{ 1 comment }

Restless and Reading During the Pandemic

IN THE October 7 ISSUE

FROM THE 2020 Articles,
andTerrific Tales
SECTIONS

by CL Bauer


I wrote like a fiend the first few weeks of the pandemic. My own wedding and event flower business was shut down, and I was on my own. I have worked at home for years, but this was different. I couldn’t go get my favorite coffee, or enjoy happy hour with friends over chips and salsa. After two months, even I was going stir crazy, so I decided to revisit one of my favorite books, and branch out to read other mysteries. There was comfort in books.

{ 4 comments }

The Cougar: Mystery Short Story

IN THE October 3 ISSUE

FROM THE 2020 Articles,
andMysteryrat's Maze,
andTerrific Tales
SECTIONS

by Maddi Davidson


“You should get rid of that damn cat,” Mark said for the umpteenth time.
I ignored him and continued wiping antiseptic on his arm, a task made more difficult by his squirming in anger and glaring at my beauteous kitty Lucy, who alternatively hissed at him and meowed at me for attention, even batting my arm as I tried to minister to Mark.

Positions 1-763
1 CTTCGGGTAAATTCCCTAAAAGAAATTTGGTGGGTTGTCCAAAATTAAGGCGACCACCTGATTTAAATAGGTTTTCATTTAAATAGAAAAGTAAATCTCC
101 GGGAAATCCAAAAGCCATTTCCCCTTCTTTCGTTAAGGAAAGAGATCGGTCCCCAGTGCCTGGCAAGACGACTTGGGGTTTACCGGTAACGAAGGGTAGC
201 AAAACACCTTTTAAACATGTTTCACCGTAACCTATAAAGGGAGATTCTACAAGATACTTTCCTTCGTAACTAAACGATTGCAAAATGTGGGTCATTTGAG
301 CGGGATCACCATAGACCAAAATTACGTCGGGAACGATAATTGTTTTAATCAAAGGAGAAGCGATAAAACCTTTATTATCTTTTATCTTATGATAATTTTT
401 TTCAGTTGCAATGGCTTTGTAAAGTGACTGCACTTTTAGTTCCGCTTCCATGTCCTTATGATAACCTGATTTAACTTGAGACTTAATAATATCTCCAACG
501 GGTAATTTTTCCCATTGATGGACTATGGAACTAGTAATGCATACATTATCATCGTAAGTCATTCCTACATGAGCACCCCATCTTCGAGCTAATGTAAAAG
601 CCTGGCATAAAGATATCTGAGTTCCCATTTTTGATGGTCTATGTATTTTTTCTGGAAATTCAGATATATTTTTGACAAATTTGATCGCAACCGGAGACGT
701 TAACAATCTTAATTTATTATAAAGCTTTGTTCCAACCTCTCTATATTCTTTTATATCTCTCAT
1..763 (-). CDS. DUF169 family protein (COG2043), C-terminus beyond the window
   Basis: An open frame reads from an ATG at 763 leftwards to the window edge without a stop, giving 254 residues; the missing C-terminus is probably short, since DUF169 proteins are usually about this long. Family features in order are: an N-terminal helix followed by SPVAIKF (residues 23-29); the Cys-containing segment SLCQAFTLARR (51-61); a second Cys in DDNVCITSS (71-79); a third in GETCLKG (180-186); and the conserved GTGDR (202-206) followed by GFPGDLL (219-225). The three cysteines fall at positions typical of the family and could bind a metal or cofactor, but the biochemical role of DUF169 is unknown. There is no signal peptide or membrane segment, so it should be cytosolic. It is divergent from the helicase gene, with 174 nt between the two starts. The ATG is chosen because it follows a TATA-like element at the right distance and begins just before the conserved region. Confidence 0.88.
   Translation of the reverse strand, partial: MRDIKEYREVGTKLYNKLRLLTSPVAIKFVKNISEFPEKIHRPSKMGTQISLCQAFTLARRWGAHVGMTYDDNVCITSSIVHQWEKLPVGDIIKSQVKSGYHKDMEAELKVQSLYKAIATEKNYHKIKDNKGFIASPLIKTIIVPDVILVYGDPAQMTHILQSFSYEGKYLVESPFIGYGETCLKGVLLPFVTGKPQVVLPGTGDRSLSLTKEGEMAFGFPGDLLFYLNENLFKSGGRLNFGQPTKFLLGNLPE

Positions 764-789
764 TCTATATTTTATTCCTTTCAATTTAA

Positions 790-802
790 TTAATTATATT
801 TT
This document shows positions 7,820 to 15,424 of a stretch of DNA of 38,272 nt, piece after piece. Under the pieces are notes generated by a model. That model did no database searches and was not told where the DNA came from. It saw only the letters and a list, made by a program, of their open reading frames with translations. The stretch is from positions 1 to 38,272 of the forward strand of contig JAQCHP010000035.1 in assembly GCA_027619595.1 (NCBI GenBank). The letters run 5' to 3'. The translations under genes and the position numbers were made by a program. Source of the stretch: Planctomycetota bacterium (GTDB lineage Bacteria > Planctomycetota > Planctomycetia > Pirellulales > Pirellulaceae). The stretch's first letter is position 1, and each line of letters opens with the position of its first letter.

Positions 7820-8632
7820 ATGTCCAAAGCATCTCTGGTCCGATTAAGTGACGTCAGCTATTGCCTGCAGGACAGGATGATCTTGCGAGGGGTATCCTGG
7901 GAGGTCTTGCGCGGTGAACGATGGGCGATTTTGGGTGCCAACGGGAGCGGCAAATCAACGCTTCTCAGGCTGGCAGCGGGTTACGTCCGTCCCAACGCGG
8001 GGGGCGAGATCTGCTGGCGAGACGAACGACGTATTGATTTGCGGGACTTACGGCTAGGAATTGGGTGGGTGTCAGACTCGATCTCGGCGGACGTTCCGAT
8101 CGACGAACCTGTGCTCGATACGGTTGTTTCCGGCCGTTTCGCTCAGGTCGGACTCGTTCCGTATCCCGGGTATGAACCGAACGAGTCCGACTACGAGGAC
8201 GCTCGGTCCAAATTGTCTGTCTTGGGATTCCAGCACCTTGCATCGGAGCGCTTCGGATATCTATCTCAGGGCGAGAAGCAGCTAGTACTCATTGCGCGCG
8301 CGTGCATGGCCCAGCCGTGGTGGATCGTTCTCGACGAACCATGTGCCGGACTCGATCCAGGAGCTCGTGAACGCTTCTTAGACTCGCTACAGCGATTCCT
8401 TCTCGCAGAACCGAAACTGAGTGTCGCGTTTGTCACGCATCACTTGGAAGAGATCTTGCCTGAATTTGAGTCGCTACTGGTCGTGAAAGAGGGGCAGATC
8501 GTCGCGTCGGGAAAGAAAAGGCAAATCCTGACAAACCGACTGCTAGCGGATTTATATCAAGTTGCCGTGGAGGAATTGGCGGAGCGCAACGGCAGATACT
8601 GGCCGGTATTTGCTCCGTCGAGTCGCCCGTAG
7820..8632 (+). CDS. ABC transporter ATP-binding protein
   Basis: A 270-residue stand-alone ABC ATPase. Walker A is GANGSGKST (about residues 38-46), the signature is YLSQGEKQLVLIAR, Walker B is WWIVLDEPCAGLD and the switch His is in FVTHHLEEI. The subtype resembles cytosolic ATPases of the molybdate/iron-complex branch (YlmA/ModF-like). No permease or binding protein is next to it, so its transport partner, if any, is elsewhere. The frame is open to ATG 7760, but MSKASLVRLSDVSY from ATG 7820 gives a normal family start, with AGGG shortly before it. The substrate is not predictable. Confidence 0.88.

{ 0 comments }

by Gary Hoffman


Half a dozen servers gathered around Vince’s table and sang a jazzed-up version of Happy Birthday to him. There was a lot of hand clapping and stomping of feet. He shot his wife an I-thought-we-agreed-to-not-do-this-kind-of-crap look, but smiled at the singers. He politely said, “Thank you,” when they finished.

{ 1 comment }

by John M. Floyd


“What I can’t figure out,” Nate said, as he lay in the dirt behind a clump of cactus near Rosie Hapwell’s house, “is why you married that idiot in the first place.”
Before Rosie could reply, another bullet whined off a rock three feet away. Both of them ducked their heads and crawled to the dry wash where Nate had left his horse.

{ 5 comments }

by Gary Hoffman


“I’m very sorry Judge Blankenship, but there is a young woman in the waiting area who insists on seeing you now,” the maître d’ said as he handed the judge a business card.

{ 0 comments }